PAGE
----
Overheating closing conference
What do you do when a global cooperation pollutes your hometown, while the owners live on a different continent? Who can you complain to when your job is moved to China?
The research project Overheating has studied local consequences of globalization. The closing conference will be on June 1.
The Conference will be streamed. There will also be an exhibition with pictures from the field work done by Overheatings researchers.
About the key note speakers
Tania Murray Li teaches in the Department of Anthropology at the University of Toronto, where she holds the Canada Research Chair in the Political Economy and Culture of Asia.
At the conference, she will hold the lecture: After the Teleology of Development: Questions for Empirical Analysis
Is the world as a whole overheating? Or is it heating in some places, and cooling or stagnant in others? In this lecture I will argue that we are in stage of profoundly uneven development, in which the comforting teleology that assumes the world is headed in one direction (from country to city, from farm to factory, from tradition to modernity, and from improvised livelihoods into "standard" high productivity jobs) cannot be sustained. Although the development industry still holds out the promise that everyone in the global south will eventually head down the transition path, and politicians in the global north assure people that after austerity or recession everything will return to "normal," scholars must be more frank in acknowledging that divergence is permanent, and set about exploring its contours. Key questions concern the kinds of work that people do in the absence of "jobs;" the diverse ways they access livelihood resources; the kinds of social membership that become meaningful when the promises of citizenship ring hollow; and the new kinds of politics that emerge as people organize in different ways to make demands.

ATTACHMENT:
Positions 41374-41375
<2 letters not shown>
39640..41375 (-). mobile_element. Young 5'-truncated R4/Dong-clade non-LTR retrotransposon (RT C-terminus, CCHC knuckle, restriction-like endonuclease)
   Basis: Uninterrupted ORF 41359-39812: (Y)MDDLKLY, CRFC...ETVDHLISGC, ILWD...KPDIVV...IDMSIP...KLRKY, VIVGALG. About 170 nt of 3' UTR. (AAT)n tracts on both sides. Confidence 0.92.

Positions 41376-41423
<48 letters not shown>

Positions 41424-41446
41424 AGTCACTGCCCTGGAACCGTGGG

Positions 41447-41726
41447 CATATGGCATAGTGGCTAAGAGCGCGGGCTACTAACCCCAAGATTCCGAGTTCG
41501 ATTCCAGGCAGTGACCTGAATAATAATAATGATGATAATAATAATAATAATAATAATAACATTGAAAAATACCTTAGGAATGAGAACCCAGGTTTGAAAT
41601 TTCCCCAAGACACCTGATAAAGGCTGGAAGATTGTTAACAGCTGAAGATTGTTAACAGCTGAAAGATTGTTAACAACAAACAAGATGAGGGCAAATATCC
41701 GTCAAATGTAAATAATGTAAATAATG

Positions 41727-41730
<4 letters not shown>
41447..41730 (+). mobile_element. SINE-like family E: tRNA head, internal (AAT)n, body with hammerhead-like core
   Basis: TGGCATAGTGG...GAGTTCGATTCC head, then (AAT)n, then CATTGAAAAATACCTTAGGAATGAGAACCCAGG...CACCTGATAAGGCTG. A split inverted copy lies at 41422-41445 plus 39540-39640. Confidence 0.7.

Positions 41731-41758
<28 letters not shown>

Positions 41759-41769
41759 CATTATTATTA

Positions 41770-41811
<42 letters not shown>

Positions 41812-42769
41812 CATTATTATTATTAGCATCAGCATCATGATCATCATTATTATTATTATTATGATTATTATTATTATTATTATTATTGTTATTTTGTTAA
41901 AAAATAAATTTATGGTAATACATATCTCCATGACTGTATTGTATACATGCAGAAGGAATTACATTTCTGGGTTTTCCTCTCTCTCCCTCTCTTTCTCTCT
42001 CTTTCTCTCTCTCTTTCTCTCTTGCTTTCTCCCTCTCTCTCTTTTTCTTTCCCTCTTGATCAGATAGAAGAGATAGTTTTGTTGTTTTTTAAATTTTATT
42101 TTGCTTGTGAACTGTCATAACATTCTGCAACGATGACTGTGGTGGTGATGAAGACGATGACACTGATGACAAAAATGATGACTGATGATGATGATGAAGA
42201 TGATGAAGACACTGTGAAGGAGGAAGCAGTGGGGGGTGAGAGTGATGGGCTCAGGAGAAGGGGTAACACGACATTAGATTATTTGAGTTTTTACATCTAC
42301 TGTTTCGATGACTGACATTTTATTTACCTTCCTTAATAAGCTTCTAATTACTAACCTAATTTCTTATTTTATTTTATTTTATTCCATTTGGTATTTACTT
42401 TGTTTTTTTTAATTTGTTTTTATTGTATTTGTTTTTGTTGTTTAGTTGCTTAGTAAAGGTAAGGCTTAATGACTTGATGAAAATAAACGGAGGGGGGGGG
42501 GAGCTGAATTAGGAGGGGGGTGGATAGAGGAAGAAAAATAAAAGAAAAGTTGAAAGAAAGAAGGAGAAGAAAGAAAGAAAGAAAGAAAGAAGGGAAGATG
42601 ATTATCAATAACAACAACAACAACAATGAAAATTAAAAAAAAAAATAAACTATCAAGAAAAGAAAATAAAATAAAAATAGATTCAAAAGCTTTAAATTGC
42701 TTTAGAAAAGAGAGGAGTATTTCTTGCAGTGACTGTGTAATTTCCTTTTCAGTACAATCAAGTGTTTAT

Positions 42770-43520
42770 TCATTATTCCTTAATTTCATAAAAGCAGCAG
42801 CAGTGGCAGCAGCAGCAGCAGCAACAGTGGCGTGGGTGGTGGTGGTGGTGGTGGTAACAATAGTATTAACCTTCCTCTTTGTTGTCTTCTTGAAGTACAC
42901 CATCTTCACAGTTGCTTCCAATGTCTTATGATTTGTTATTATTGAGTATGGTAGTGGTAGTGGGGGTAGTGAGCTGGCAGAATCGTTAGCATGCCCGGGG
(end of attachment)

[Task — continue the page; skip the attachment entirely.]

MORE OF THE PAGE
Jean Comaroff is a Professor of African and African American Studies and of Anthropology
Oppenheimer Research Fellow at Harvard University.
At the conference she will hold the lecture: Feeling the heat: Crime and the Metaphysics of Global Disorder.
She will also attend SAIs department seminar on Wednesday May 31. The event is open to all.
Her research, primarily conducted in southern Africa, has centered on processes of social and cultural transformation – the making and unmaking of colonial society, the nature of the postcolony, the late modern world viewed from the Global South. Her writing has covered a range of topics, from religion, medicine and body politics to state formation, crime, democracy and difference.